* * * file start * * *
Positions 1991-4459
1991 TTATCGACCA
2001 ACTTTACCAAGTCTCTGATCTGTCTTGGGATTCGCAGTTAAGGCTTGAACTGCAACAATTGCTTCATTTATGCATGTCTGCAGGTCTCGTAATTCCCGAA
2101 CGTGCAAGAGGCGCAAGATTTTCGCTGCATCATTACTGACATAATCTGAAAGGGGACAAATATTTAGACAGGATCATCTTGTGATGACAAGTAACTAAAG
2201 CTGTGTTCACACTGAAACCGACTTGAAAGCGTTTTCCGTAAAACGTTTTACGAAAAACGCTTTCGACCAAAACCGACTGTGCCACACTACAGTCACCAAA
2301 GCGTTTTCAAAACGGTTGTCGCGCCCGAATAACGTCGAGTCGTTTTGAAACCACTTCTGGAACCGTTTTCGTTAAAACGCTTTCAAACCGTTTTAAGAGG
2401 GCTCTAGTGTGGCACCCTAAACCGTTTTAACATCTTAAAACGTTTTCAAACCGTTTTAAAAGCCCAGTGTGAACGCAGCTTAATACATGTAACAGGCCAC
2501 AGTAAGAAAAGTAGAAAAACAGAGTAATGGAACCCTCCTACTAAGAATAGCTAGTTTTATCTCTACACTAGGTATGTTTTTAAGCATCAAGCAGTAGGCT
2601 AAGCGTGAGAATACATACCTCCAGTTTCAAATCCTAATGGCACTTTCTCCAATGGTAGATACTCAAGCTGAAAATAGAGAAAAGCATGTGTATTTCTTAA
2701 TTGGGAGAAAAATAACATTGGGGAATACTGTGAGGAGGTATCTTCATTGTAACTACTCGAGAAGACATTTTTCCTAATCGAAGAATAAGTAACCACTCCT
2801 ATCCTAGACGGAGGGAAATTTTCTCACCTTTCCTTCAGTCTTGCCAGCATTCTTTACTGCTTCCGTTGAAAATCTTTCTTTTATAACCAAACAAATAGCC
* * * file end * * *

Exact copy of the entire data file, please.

Positions 1991-4459
1991 TTATCGACCA
2001 ACTTTACCAAGTCTCTGATCTGTCTTGGGATTCGCAGTTAAGGCTTGAACTGCAACAATTGCTTCATTTATGCATGTCTGCAGGTCTCGTAATTCCCGAA
2101 CGTGCAAGAGGCGCAAGATTTTCGCTGCATCATTACTGACATAATCTGAAAGGGGACAAATATTTAGACAGGATCATCTTGTGATGACAAGTAACTAAAG
2201 CTGTGTTCACACTGAAACCGACTTGAAAGCGTTTTCCGTAAAACGTTTTACGAAAAACGCTTTCGACCAAAACCGACTGTGCCACACTACAGTCACCAAA
2301 GCGTTTTCAAAACGGTTGTCGCGCCCGAATAACGTCGAGTCGTTTTGAAACCACTTCTGGAACCGTTTTCGTTAAAACGCTTTCAAACCGTTTTAAGAGG
2401 GCTCTAGTGTGGCACCCTAAACCGTTTTAACATCTTAAAACGTTTTCAAACCGTTTTAAAAGCCCAGTGTGAACGCAGCTTAATACATGTAACAGGCCAC
2501 AGTAAGAAAAGTAGAAAAACAGAGTAATGGAACCCTCCTACTAAGAATAGCTAGTTTTATCTCTACACTAGGTATGTTTTTAAGCATCAAGCAGTAGGCT
2601 AAGCGTGAGAATACATACCTCCAGTTTCAAATCCTAATGGCACTTTCTCCAATGGTAGATACTCAAGCTGAAAATAGAGAAAAGCATGTGTATTTCTTAA
2701 TTGGGAGAAAAATAACATTGGGGAATACTGTGAGGAGGTATCTTCATTGTAACTACTCGAGAAGACATTTTTCCTAATCGAAGAATAAGTAACCACTCCT
2801 ATCCTAGACGGAGGGAAATTTTCTCACCTTTCCTTCAGTCTTGCCAGCATTCTTTACTGCTTCCGTTGAAAATCTTTCTTTTATAACCAAACAAATAGCC